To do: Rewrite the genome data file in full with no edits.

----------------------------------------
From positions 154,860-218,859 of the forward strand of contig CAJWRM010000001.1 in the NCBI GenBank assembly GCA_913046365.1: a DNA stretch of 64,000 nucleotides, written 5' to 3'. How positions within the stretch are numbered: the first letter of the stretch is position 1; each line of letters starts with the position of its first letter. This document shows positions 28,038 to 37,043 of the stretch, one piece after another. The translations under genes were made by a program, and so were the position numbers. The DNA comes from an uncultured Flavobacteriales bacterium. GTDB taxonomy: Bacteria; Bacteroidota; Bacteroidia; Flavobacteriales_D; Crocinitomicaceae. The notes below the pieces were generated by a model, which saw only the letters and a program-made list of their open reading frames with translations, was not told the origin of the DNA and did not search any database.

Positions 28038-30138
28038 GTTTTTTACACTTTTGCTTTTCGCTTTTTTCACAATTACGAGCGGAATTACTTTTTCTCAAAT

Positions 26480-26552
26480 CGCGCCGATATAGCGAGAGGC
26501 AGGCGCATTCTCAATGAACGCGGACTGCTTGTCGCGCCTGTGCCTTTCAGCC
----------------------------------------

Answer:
From positions 154,860-218,859 of the forward strand of contig CAJWRM010000001.1 in the NCBI GenBank assembly GCA_913046365.1: a DNA stretch of 64,000 nucleotides, written 5' to 3'. How positions within the stretch are numbered: the first letter of the stretch is position 1; each line of letters starts with the position of its first letter. This document shows positions 28,038 to 37,043 of the stretch, one piece after another. The translations under genes were made by a program, and so were the position numbers. The DNA comes from an uncultured Flavobacteriales bacterium. GTDB taxonomy: Bacteria; Bacteroidota; Bacteroidia; Flavobacteriales_D; Crocinitomicaceae. The notes below the pieces were generated by a model, which saw only the letters and a program-made list of their open reading frames with translations, was not told the origin of the DNA and did not search any database.

Positions 28038-30138
28038 GTTTTTTACACTTTTGCTTTTCGCTTTTTTCACAATTACGAGCGGAATTACTTTTTCTCAAAT

Positions 26480-26552
26480 CGCGCCGATATAGCGAGAGGC
26501 AGGCGCATTCTCAATGAACGCGGACTGCTTGTCGCGCCTGTGCCTTTCAGCC